According to a student at the school who commented on the article:
omg me and my bros and my friendsgo to this schoolitwas so creepy!! there was smoke everywhere!!
We love this comment and think that the english teachers at the school probably will too.
According to the Kitsap Sun - yup, the same Kitsap - a fire at a manufacturing plant on Bainbridge Island experienced an electric fire:
Employees at the rod-and-reel plant noticed sparks and a flame coming from the wall socket about 8:30 p.m., according to a report from Bainbridge Island Fire Department. An alert employee grabbed a fire extinguisher and put out the blaze.
As a precaution, the building was evacuated.
When firefighters arrived, they checked the outlet and surrounding wall with a thermal imaging camera and found no lingering heat. Employees were allowed to go home, and maintenance staffers took over repairs.
This is a perfect example of why you call the Fire Department, even if you think you have fought the blaze successfully. Fires that may look like they have been extinguished can smolder for hours and come back to life later. The Fire Department knows what to look for and should always be contacted in any fire emergency.
Remember, make sure you perform your yearly fire extinguisher inspections and to ensure that your extinguishers are available, accessable and ready to use 24 X 7, 365, rely upon en-Gauge. The only electronically monitored fire extinguisher solution. Contact Us today to Learn More
A third major concern that businesses must be aware of is empty or depressurized extinguishers. This is especially concerning, because the extinguisher is available and accessible, but when the user tries to fight the fire, the fire extinguisher does not function properly. A non-pressurized fire extinguisher is a code violation and an example of the type of concern the 30-day fire extinguisher inspection is meant to address. Unfortunately, it is a concern that is all to common as the 30-day fire extinguisher inspection leaves large windows of vulnerability (if they are performed at all).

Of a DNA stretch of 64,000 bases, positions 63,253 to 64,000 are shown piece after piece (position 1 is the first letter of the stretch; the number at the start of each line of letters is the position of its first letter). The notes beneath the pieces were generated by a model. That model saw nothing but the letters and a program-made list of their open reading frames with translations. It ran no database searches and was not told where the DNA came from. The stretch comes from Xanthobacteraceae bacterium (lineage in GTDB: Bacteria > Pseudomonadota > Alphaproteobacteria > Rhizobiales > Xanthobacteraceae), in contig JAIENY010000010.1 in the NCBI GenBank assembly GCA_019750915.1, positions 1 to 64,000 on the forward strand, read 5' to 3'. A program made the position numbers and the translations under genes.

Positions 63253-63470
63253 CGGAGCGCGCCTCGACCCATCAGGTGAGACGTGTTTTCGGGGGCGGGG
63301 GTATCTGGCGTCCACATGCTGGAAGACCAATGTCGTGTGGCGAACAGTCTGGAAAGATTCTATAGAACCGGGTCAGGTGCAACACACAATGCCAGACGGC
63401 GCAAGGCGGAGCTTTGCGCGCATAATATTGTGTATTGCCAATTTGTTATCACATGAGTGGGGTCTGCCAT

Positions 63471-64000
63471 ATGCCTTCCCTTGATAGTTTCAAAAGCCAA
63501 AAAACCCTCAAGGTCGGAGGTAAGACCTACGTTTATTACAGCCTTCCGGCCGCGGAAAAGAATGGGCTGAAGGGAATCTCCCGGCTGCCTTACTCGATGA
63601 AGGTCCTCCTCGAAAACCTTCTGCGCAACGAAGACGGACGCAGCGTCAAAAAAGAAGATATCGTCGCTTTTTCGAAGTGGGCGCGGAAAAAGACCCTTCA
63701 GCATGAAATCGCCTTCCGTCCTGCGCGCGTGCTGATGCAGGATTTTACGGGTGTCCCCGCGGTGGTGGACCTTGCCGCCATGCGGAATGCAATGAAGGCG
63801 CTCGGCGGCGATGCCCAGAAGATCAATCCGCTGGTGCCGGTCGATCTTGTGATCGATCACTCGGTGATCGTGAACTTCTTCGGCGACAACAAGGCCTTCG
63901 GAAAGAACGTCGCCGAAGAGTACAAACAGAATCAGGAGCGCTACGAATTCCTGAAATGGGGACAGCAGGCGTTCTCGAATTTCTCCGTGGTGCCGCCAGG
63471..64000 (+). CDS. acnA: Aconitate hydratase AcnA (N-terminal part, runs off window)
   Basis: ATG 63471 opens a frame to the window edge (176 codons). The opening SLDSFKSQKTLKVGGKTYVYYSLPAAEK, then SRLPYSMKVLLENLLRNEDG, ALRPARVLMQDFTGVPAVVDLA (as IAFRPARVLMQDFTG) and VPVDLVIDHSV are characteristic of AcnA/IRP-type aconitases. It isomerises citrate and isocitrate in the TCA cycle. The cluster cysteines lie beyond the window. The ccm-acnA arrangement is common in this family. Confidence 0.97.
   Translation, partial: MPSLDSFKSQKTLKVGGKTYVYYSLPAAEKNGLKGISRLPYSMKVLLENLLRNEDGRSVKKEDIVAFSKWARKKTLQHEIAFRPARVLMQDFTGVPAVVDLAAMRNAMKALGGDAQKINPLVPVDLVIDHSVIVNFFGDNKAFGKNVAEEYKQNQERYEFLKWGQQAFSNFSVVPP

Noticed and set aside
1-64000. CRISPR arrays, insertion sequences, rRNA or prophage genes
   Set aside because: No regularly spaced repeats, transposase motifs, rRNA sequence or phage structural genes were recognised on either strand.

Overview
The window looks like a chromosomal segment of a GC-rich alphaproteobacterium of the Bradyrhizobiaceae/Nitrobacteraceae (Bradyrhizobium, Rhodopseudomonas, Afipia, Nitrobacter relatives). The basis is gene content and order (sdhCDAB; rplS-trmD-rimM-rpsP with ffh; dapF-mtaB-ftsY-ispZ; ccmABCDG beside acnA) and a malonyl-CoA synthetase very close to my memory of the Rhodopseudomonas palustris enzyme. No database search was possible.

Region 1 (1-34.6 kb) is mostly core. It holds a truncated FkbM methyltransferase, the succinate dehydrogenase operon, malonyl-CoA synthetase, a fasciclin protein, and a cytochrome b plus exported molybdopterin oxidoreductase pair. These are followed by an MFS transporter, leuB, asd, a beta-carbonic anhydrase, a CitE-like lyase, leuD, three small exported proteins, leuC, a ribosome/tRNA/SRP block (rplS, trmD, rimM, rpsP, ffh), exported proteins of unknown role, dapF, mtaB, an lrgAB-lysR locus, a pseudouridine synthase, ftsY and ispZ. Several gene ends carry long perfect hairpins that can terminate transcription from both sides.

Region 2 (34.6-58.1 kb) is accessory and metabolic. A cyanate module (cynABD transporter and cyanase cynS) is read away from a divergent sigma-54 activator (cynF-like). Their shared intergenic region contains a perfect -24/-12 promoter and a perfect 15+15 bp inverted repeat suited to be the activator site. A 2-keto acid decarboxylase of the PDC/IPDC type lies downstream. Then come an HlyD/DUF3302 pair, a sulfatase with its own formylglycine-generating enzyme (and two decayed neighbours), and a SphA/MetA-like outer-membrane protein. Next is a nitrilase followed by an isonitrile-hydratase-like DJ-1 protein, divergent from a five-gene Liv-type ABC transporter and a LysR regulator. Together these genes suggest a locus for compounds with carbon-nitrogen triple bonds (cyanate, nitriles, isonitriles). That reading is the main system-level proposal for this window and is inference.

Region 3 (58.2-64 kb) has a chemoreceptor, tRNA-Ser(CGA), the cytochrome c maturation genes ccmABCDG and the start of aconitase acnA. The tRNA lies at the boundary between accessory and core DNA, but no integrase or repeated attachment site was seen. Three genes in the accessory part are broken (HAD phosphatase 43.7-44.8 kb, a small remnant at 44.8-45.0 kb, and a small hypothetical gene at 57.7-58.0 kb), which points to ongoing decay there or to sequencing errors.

As with missing and blocked fire extinguishers, it is easy to find depressurized (either through previous discharge or a slow leak) fire extinguishers in buildings. Here are some examples of depressurized or empty fire extinguishers I"ve found in the last few months:
Depressurized or Empty Fire Extinguishers
Sorry about the focus on this one, I was just getting used to my new iPhone
Empty or depressurized fire extinguishers are a serious life safety risk. They are meant to be identified and addressed during the monthy, 30-day fire extinguisher inspections. Unfortunately, only a small fraction of these inspections are actually performed and that puts lives at risk. The 30 day window between inspections also is a substantial concern. A much more effective method for complying with NFPA 10 is electronic monitoring of extinguishers which keeps track of the pressure in your extinguishers 24 X 7 X 365.
Blocked Fire Extinguishers are another serious code violation that are easy to find when you are out running errands or going to meetings. When access to a fire extinguisher is impeded by an object, it can mean the difference between life and death. This is another concern the 30-day fire extinguisher inspection is meant to address, but since such a small percentage of these inspections are actually performed, an extinguisher can remained blocked for months - or even years - at a time.
Here are some pictures of blocked fire extinguishers I have found in just that past few months.
Blocked Fire Extinguishers
This is a picture of a blocked fire extinguisher location with the extinguisher missing as well.
Blocked fire extinguishers are commonplace. Unfortunately, they are also a serious life safety risk for the occupants of any buildings in which they reside. The 30-day manual inspection as mandated by NFPA 10, is not sufficient to ensure fire extinguishers are accessible and available every day. The en-Gauge electronic fire extinguisher monitoring system ensures that your extinguishers are where they are supposed to be, free of obstruction and ready to fight fires 24 X 7 X 365.